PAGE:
"RENT" Brings Message of Hope in Dark Times
The musical RENT brings a message of hope and acceptance from New York’s East Village as a group of artists struggle for significance in the era of HIV/AIDS.
“It’s about love. It’s about loss. It’s about finding things. It’s about living in the moment. It’s very inspirational. It’s a love story,” says Director Robin Stephens, associate professor of Dance in ULM's School of Visual and Performing Arts.
Loosely based on the opera La Boheme the Tony- and Pulitzer Prize winning musical is about a group of artist living struggling to survive on the streets of New York.
This year marks the twentieth anniversary of the show’s opening and the author’s death. On opening night of previews for RENT, writer, lyricist, and composer Jonathan Larson died suddenly and mysteriously of a ruptured aorta.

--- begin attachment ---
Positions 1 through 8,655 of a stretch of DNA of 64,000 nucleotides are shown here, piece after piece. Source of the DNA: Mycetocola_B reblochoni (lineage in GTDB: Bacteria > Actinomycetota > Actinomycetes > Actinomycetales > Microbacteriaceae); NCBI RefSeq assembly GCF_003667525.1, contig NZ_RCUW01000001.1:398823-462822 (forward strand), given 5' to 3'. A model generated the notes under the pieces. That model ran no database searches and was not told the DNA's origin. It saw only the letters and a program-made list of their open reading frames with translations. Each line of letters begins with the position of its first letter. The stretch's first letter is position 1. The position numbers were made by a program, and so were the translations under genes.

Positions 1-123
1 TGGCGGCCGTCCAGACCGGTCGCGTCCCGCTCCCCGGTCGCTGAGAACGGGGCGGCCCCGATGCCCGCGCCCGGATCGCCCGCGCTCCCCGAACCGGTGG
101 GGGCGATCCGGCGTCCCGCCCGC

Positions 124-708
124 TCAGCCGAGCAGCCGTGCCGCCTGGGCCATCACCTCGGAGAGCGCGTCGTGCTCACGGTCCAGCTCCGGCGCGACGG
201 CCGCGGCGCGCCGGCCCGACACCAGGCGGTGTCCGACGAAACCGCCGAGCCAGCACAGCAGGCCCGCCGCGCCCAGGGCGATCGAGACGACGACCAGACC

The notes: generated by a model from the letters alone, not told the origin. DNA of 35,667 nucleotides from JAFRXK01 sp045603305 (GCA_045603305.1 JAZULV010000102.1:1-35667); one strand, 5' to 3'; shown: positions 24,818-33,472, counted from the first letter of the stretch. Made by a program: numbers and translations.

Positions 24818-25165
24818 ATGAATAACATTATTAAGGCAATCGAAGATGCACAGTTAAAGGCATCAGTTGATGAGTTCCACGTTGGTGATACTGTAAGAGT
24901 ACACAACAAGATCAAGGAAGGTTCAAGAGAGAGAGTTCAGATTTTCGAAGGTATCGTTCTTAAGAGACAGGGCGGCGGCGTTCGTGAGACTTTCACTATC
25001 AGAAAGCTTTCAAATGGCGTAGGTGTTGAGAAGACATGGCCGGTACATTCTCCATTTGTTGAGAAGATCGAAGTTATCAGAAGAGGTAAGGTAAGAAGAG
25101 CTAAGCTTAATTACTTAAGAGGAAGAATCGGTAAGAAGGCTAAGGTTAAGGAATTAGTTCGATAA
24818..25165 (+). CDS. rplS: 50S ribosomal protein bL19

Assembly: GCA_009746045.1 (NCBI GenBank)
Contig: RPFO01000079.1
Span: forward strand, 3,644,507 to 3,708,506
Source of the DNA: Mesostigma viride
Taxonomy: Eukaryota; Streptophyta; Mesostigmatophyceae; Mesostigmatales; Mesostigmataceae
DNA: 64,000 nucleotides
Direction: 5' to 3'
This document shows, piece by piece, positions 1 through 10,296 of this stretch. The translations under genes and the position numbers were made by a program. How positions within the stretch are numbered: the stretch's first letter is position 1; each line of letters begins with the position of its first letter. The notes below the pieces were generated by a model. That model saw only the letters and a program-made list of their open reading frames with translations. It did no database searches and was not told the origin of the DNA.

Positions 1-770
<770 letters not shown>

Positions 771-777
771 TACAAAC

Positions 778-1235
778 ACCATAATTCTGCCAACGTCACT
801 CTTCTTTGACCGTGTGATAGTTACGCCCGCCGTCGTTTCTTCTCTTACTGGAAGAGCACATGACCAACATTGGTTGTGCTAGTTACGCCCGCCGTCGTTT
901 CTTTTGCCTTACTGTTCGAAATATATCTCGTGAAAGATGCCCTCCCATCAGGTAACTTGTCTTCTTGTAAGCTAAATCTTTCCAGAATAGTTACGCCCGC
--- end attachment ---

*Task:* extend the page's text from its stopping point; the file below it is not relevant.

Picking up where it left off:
Larson brought the storyline of La Boheme into the 1990's, and updated the story from a struggle with tuberculosis to the struggle of multiple characters with what, at the time, was the death sentence of HIV/AIDS.
“The challenge of honoring the story has been my biggest concern. I wanted to make sure that all sequences, all the environments, all of the relationships, the story within the story all were handled with great respect and grace,” says Stephens.
Returning to the ULM stage and cast as the lead role, Mimi, is Hannah Bryan. She and the other cast members navigate a set full of dark scaffolding and hollow rooms to bring the music of show to life with blues, rock and contemporary music.
Performances begin at 7:30 p.m. March 17 and 18, and at 2 p.m. on the March 19 and 20. KEDM Public Radio hosts a Director's Gala on Friday, March 18 from 5 to 7 p.m.
Tickets are available online or by calling the ULM School of Visual and Performing Arts at 342-1414.